On this, his first full day in the presidency, Franklin Delano Roosevelt awoke in a creaky narrow bed in the small bedroom of the White House family quarters he had chosen for himself. After his valet, Irvin McDuffie, helped him with the laborious task of putting on his iron leg braces and trousers, McDuffie lifted him into his armless wooden wheelchair for the elevator ride downstairs. The new president's schedule called for him to attend morning services at St. Thomas's Church with his family, host a luncheon for twenty at the White House, and then chair an emergency Cabinet meeting, where he would outline his plans to call Congress into emergency session.
None of the staff or reporters who saw him that Sunday noticed that FDR was anything other than his usual convivial self. He had stayed up past one o'clock the previous night talking with Louis Howe, his longtime chief aide and campaign strategist, while Eleanor and their five children attended the Inaugural Ball without him. The crippled president, now fifty-one years old, hadn't wanted to sit passively while everyone else danced; passive was not his style. Besides, he and Howe had important things to discuss, beginning with how to extricate the United States from its gravest crisis since the Civil War.
The American economic system had gone into a state of shock, its vital organs shutting down as the weekend began. On Friday, the New York Stock Exchange suspended trading indefinitely and the Chicago Board of Trade bolted its doors for the first time since its founding in 1848. The terrifying "runs" that began the year before on more than five thousand failing banks had stripped rural areas of capital and now threatened to overwhelm American cities. At dawn on Saturday, only a few hours before FDR's swearing in, the governors of New York, Illinois, and Pennsylvania signed orders closing the banks in those states indefinitely, which meant that thirty-four out of forty-eight American states, including the largest ones, now had no economic pulse. Each state's closure had its own financial logic, but collectively they proved merciful. Without them, Saturday morning would have brought even more ruinous bank runs, with legions of depositors descending on their banks in desperation at the very moment the new president took the oath of office.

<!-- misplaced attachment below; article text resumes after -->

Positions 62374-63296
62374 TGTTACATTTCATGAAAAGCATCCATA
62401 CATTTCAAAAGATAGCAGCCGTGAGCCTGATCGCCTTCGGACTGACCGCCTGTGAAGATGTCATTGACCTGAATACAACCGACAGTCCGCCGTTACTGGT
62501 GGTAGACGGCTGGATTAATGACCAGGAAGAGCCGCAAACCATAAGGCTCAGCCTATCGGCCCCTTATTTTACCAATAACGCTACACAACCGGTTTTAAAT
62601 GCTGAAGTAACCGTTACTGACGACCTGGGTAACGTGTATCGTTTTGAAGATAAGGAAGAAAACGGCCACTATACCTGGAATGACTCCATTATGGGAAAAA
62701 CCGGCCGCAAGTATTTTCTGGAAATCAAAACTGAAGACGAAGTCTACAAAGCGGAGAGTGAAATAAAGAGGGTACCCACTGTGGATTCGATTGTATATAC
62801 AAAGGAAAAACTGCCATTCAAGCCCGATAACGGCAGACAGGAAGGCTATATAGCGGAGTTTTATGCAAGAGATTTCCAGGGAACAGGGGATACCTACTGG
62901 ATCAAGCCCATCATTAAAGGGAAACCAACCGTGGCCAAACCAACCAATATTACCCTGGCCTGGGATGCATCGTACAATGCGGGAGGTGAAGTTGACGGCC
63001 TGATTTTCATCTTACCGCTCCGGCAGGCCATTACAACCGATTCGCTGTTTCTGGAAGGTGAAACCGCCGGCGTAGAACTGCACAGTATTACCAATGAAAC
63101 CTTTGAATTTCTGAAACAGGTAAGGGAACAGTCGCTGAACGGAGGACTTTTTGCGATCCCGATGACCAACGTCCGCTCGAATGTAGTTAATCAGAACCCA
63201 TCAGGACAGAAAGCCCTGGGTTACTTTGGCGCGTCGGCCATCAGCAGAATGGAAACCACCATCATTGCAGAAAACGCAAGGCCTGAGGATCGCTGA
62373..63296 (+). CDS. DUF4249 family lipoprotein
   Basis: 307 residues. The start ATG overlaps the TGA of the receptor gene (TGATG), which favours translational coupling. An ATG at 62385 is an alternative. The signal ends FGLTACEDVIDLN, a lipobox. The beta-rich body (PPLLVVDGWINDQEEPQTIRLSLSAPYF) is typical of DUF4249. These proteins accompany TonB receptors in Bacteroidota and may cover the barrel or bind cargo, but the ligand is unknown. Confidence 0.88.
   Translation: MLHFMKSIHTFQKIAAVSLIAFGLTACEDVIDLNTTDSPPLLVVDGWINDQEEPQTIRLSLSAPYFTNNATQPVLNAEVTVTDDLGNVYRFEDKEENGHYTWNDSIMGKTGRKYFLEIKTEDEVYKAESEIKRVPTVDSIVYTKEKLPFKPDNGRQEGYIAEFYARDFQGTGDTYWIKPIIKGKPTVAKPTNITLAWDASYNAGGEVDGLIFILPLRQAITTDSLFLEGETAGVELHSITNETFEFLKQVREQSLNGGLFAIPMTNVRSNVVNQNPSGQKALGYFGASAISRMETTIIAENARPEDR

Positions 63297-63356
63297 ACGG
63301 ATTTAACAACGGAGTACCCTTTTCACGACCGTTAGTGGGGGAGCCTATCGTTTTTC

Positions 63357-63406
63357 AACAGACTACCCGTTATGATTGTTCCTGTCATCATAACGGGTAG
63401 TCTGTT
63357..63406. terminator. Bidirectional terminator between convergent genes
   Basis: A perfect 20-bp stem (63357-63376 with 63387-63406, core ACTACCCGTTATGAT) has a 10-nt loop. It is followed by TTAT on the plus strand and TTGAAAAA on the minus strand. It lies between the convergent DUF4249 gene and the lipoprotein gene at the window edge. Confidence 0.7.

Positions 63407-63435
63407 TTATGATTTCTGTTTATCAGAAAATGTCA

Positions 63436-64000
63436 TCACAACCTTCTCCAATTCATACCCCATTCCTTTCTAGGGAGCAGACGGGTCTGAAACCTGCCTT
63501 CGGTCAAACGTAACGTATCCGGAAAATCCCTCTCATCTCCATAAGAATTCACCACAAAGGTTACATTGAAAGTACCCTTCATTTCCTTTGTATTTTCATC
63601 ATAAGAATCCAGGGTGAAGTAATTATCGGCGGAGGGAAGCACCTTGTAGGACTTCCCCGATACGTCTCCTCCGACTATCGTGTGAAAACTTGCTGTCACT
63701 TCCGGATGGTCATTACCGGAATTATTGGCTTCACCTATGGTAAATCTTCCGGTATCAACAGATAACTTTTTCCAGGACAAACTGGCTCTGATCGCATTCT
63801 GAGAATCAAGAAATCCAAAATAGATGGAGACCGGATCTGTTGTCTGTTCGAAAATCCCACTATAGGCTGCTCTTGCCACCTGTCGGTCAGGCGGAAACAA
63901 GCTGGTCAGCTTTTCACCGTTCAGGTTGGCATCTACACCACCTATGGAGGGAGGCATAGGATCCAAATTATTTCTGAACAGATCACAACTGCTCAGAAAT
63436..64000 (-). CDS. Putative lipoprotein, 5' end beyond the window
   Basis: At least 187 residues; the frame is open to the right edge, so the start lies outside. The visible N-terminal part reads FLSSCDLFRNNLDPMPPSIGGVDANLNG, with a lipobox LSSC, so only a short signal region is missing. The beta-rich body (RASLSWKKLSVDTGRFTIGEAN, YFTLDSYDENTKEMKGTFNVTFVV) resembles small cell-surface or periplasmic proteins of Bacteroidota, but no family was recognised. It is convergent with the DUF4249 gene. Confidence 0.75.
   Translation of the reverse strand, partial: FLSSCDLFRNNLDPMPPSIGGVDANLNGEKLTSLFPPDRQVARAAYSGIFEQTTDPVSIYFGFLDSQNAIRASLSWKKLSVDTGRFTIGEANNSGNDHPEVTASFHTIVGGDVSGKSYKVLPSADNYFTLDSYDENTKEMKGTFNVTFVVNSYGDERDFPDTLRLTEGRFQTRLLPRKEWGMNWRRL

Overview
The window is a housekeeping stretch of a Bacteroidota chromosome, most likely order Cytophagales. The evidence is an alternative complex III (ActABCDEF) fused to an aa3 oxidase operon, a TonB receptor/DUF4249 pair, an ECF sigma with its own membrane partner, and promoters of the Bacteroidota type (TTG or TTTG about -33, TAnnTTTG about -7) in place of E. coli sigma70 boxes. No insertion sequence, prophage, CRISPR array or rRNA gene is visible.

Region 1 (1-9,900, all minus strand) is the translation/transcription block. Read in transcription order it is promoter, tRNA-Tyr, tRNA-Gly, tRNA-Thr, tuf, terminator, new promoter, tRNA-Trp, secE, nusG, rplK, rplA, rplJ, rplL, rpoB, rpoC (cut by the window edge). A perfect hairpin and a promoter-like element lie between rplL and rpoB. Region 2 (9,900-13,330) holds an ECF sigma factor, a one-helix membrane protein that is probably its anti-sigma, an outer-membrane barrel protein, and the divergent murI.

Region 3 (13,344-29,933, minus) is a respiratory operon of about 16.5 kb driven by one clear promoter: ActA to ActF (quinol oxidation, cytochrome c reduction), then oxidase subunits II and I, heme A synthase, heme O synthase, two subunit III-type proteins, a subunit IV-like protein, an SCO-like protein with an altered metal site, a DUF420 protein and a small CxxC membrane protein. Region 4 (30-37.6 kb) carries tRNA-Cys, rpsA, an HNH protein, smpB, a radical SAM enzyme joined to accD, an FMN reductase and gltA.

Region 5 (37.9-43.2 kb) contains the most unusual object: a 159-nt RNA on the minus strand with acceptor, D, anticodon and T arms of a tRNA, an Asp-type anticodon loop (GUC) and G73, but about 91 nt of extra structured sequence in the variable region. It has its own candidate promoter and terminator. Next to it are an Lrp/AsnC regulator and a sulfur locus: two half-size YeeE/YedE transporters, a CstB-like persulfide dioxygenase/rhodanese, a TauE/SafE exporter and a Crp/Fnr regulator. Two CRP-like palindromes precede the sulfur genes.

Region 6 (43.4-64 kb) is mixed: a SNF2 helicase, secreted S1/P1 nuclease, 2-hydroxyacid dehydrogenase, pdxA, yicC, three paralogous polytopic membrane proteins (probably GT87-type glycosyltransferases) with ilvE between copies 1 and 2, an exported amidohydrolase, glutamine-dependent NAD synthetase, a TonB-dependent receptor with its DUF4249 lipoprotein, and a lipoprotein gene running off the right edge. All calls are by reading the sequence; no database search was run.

The outgoing president, Herbert Hoover, was on his way back to California, a study in failure. As late as 1:00 a.m. on Inauguration Day, he was still haggling with FDR on the telephone about the banking crisis. In late morning, they rode in uncomfortable silence to the Capitol. Hoover's brilliant understanding of complex issues had brought him and the country nothing. For more than three years, since the aftermath of the stock market crash, he had been sullen and defensive as disease spread through the American economy.
As frightening as life had become since the Great Depression began, this was the bottom, though no one knew that at the time. The official national unemployment rate stood at 25 percent, but that figure was widely considered to be low. Among non-farm workers, unemployment was more than 37 percent, and in some areas, like Toledo, Ohio, it reached 80 percent. Business investment was down 90 percent from 1929. Per capita real income was lower than three decades earlier, at the turn of the century. If you were unfortunate enough to have put your money in a bank that went bust, you were wiped out. With no idea whether any banks would reopen, millions of people hid their few remaining assets under their mattresses, where no one could steal them at night without a fight.